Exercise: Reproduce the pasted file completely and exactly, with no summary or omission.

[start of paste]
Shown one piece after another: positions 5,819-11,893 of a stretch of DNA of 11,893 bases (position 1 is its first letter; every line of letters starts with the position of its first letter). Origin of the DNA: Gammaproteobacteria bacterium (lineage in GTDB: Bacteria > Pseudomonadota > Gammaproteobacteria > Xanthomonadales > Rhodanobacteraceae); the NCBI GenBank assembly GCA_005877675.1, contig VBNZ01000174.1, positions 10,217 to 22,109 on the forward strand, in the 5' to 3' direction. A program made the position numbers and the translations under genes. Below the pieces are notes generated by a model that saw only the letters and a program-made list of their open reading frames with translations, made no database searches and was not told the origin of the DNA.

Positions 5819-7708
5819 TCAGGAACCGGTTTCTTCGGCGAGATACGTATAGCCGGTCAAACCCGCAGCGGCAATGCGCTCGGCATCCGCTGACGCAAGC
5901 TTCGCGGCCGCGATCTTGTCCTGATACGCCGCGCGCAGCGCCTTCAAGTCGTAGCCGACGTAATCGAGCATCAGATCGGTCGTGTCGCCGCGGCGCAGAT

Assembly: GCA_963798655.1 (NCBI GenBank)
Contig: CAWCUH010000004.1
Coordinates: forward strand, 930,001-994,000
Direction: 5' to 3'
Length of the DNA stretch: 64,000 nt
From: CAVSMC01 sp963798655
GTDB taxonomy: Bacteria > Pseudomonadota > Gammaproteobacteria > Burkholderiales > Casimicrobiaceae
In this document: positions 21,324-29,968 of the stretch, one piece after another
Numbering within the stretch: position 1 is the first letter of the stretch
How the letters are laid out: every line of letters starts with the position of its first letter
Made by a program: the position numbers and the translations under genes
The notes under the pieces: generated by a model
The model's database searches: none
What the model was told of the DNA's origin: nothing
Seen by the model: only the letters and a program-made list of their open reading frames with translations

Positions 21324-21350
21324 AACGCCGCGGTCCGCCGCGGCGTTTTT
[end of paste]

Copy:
Shown one piece after another: positions 5,819-11,893 of a stretch of DNA of 11,893 bases (position 1 is its first letter; every line of letters starts with the position of its first letter). Origin of the DNA: Gammaproteobacteria bacterium (lineage in GTDB: Bacteria > Pseudomonadota > Gammaproteobacteria > Xanthomonadales > Rhodanobacteraceae); the NCBI GenBank assembly GCA_005877675.1, contig VBNZ01000174.1, positions 10,217 to 22,109 on the forward strand, in the 5' to 3' direction. A program made the position numbers and the translations under genes. Below the pieces are notes generated by a model that saw only the letters and a program-made list of their open reading frames with translations, made no database searches and was not told the origin of the DNA.

Positions 5819-7708
5819 TCAGGAACCGGTTTCTTCGGCGAGATACGTATAGCCGGTCAAACCCGCAGCGGCAATGCGCTCGGCATCCGCTGACGCAAGC
5901 TTCGCGGCCGCGATCTTGTCCTGATACGCCGCGCGCAGCGCCTTCAAGTCGTAGCCGACGTAATCGAGCATCAGATCGGTCGTGTCGCCGCGGCGCAGAT

Assembly: GCA_963798655.1 (NCBI GenBank)
Contig: CAWCUH010000004.1
Coordinates: forward strand, 930,001-994,000
Direction: 5' to 3'
Length of the DNA stretch: 64,000 nt
From: CAVSMC01 sp963798655
GTDB taxonomy: Bacteria > Pseudomonadota > Gammaproteobacteria > Burkholderiales > Casimicrobiaceae
In this document: positions 21,324-29,968 of the stretch, one piece after another
Numbering within the stretch: position 1 is the first letter of the stretch
How the letters are laid out: every line of letters starts with the position of its first letter
Made by a program: the position numbers and the translations under genes
The notes under the pieces: generated by a model
The model's database searches: none
What the model was told of the DNA's origin: nothing
Seen by the model: only the letters and a program-made list of their open reading frames with translations

Positions 21324-21350
21324 AACGCCGCGGTCCGCCGCGGCGTTTTT